I wrote a post about data rot over on the Circonus blog.
My opinion is that the only reason the big enterprise storage vendors have gotten away with network block storage for the last decade is that they can afford to over-engineer the hell out of them and have the luxury of running enterprise workloads, which is a code phrase for “consolidated idle workloads.” When the going gets tough in enterprise storage systems, you do capacity planning and make sure your hot apps are on dedicated spindles, controllers, and network ports.
Many people have asked me how Oracle's recent actions will affect OmniTI and our clients. As you may or may not know, a considerable amount of OmniTI's internal infrastructure is built around the OpenSolaris platform. Given Oracle's recent announcement about their path forward toward Solaris 11, what does that mean for OmniTI and OmniTI's customers? In short: what's old is new and what's new is old and business as usual.
Now that it’s all set up, I gotta say, I think zetaback is the best thing since sliced bread for backing up big file servers. We have an OpenSolaris file server with about 3TB of data, mostly in home directories. Â The kind of work my users do means that a lot of this data is in millions of small files. Â A full backup via rsync took a week; even a mostly empty incremental would take several hours due to rsync having to walk the tree and stat all those files.
I heard some rumors float around about using dd as a simple test for disk throughput. I'd like to verbosely say, "that's a bad idea." I'm going to log into a crappy system with two extremely slow 1.5TB SATA drives in RAID 1. Yes, this is a production machine and it's goal in life is to store a lot of things and serve some of them infrequently -- as such, its configuration is well suited for that task.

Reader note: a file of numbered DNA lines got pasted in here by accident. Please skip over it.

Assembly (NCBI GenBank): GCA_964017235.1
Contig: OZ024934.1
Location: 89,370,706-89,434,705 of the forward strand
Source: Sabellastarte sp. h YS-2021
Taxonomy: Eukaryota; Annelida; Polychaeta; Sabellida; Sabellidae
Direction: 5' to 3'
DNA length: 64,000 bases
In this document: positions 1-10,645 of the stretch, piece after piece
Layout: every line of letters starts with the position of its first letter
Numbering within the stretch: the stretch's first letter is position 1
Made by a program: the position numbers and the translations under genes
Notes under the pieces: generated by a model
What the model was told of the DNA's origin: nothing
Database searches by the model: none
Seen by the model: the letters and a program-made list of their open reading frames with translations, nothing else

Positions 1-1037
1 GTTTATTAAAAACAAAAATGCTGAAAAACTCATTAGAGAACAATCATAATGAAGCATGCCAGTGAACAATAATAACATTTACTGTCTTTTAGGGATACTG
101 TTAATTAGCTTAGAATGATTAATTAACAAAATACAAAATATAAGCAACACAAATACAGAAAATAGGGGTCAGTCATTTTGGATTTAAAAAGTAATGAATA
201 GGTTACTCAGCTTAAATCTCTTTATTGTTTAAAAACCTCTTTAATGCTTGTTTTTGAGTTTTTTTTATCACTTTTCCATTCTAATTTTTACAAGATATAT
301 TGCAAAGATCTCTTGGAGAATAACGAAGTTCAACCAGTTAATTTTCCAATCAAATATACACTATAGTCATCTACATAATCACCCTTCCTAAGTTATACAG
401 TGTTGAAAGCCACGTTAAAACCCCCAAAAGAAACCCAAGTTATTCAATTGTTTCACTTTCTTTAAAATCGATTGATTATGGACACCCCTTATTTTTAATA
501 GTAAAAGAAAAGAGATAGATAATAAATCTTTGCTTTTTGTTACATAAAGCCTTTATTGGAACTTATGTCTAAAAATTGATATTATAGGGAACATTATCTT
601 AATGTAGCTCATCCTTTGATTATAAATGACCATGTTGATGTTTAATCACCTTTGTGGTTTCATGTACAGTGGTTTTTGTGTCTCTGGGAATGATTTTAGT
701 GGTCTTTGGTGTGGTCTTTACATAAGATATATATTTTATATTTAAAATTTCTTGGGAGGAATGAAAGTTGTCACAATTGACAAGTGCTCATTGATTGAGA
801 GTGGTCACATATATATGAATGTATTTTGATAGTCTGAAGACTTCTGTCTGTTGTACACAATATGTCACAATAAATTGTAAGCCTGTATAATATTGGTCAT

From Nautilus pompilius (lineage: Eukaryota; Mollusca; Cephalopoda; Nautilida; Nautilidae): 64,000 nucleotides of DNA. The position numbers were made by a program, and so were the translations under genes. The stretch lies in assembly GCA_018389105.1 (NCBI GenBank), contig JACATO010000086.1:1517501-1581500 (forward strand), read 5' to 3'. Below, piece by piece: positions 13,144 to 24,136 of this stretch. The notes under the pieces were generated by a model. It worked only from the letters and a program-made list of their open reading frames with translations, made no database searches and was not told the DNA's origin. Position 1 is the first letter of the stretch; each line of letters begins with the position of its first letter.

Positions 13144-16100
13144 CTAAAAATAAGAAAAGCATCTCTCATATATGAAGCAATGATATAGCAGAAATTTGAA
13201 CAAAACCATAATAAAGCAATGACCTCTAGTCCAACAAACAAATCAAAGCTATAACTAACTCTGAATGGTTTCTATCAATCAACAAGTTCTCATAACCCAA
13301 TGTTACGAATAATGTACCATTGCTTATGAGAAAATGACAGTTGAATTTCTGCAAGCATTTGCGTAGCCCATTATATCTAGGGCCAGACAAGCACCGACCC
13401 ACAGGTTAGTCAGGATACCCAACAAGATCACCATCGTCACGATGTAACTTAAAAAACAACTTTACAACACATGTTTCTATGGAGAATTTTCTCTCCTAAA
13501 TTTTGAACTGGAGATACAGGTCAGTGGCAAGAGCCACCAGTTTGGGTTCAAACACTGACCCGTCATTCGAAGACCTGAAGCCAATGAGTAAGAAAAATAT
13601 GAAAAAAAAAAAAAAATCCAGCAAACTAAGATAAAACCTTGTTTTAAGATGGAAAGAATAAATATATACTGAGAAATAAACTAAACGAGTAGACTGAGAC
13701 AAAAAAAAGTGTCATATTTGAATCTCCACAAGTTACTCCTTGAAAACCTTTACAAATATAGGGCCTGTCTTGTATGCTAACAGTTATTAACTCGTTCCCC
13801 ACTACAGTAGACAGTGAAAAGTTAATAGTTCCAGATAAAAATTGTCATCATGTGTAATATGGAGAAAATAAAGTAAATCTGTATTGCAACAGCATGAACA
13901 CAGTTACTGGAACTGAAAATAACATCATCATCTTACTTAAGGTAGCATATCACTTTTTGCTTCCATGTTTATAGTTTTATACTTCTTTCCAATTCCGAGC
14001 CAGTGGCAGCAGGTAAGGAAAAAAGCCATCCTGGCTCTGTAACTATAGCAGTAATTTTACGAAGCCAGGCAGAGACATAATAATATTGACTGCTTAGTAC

So, there's this really neat little conference being run by Percona. It's in the Santa Clara Convention Center on April 22nd and 23rd. If you are in the bay area, you should come check it out. It's *free* and the speakers list is simply smashing. I'll be giving a talk on a largish PostgreSQL install that happens to be on Solaris on ZFS. So, interesting stuff all around. I don't make it out to California that often, so if you want to catch me -- that'd be a good time.
With the release of ZFS on Solaris 10, I sat down and marveled at the opportunities for off-site backups. I have already written a bit about ZFS detailing why I think it kicks so much ass. With zfs send and zfs receive, one can manage block-level incremental backups and restores. What's missing? An elegant hack leveraging that to provide a simple and reliable backup infrastructure for a network of ZFS capable machines (including Mac OS X and FreeBSD now, BTW).
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